Hossein Shahmohamad: A proven equation for passion




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A. Sue Weisler

There’s an RIT Web site featuring before and after pictures of students who are taking a class in graph theory. All of them are smiling.

So is Hossein Shahmohamad, associate professor and director of graduate programs at RIT’s School of Mathematical Sciences in the College of Science. He believes teaching is truly an art and says: “If your passion isn’t in it, it will show. When students know that you care about their progress—sometimes more than they do themselves—it results in their going the extra mile.”

Shahmohamad is recipient of the 2009 Richard and Virginia Eisenhart Award for Excellence in Teaching, and as he firmly attests, “The greatest evaluations are not ones you get from people who got an A in your class, but someone who receives a grade of a C or D and they still think highly of you and regard you as a good teacher.”

And yet, Shahmohamad has a tough job to sell to his learning constituents—who most likely wonder how courses in discrete mathematics, combinatories, rook polynomials and graph equivalence can help them in their daily lives.

“Life is about optimization, minimizing cost, maximizing revenue,” Shahmohamad explains. “You need mathematics every day, even to buy a better box of cereal at the grocery store.

“Any math class can only make your CPU, the central process unit of your mind, function better. I tell my students, ‘You are not the person who walked through the classroom door 10 weeks ago. You are a faster thinker because your CPU is not a Pentium 2 but a Pentium 3.’”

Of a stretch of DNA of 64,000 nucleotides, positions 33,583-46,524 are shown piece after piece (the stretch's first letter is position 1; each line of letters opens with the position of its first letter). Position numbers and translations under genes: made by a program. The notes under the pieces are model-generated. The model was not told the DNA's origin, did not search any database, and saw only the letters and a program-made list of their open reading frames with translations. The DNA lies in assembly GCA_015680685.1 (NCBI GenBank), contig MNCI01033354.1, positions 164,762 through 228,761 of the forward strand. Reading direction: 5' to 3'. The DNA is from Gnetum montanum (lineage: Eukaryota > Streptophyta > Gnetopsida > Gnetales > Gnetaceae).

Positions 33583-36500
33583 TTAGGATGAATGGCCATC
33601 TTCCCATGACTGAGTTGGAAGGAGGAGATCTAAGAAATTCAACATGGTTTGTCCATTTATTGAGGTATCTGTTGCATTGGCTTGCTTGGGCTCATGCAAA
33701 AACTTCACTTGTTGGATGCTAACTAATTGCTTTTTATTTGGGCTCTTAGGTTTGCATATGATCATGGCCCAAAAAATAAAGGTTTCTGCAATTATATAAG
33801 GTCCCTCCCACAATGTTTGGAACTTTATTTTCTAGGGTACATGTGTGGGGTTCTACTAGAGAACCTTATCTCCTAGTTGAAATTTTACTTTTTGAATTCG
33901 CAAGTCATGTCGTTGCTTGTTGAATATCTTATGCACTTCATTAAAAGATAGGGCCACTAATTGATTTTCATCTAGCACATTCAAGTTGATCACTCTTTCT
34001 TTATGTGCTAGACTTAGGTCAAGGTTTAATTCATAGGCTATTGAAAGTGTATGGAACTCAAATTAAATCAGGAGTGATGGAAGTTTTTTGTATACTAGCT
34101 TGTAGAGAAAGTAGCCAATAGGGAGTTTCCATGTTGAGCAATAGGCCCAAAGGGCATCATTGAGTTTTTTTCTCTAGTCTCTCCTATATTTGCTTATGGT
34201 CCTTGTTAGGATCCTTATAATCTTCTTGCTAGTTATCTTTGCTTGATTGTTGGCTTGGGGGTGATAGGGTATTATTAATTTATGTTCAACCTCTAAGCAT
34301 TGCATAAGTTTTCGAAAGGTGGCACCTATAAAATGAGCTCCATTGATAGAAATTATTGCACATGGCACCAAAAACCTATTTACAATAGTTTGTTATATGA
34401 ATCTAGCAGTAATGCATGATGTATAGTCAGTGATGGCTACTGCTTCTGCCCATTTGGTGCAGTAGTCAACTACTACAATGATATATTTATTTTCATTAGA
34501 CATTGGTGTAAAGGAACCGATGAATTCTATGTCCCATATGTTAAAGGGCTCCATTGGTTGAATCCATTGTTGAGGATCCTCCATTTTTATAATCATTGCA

If that’s the case, Shahmohamad is probably an advanced Pentium processor because he just earned another degree and will be graduating with an M.B.A. in management and leadership from RIT’s E. Philip Saunders College of Business this May. He previously received his undergraduate and master’s degrees in mathematics at California State University at Long Beach, and his doctorate in mathematics at the University of Pittsburgh.

In between, the Pittsford resident enjoys family life with his wife, Sahar, and their young son, Shayan. Born in Iran, Shahmohamad is fourth in line out of five children—resulting in a crisscross of four continents to visit family and friends.

“We travel a lot, from Canada to Mexico City, to my brother in Barcelona and another brother who is a pilot in Dubai, plus my parents who still live in Iran.”

And yet, he never jogs or bikes along the canal—located a few yards from his home. “It’s funny because people who live in Paris never go up to the Eiffel Tower and those who are in Toronto never go up to the CN Tower, and likewise I am not taking advantage of what’s sitting right in front of me,” he says with a laugh.

“But I find Rochester—this city by the bay, this city by the river, this city by the canal—a great place to live and raise a family. We spend half of our day at work—and my department, my college, RIT students, the whole institute is such a pleasant, pleasant experience. I come to work with a smile on my face and leave with a smile on my face.”

Shahmohamad’s mantra for continued success remains very simple: “Humor and humility: They are two great characteristics that get you far in life and it pleases others, too.”

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A. Sue Weisler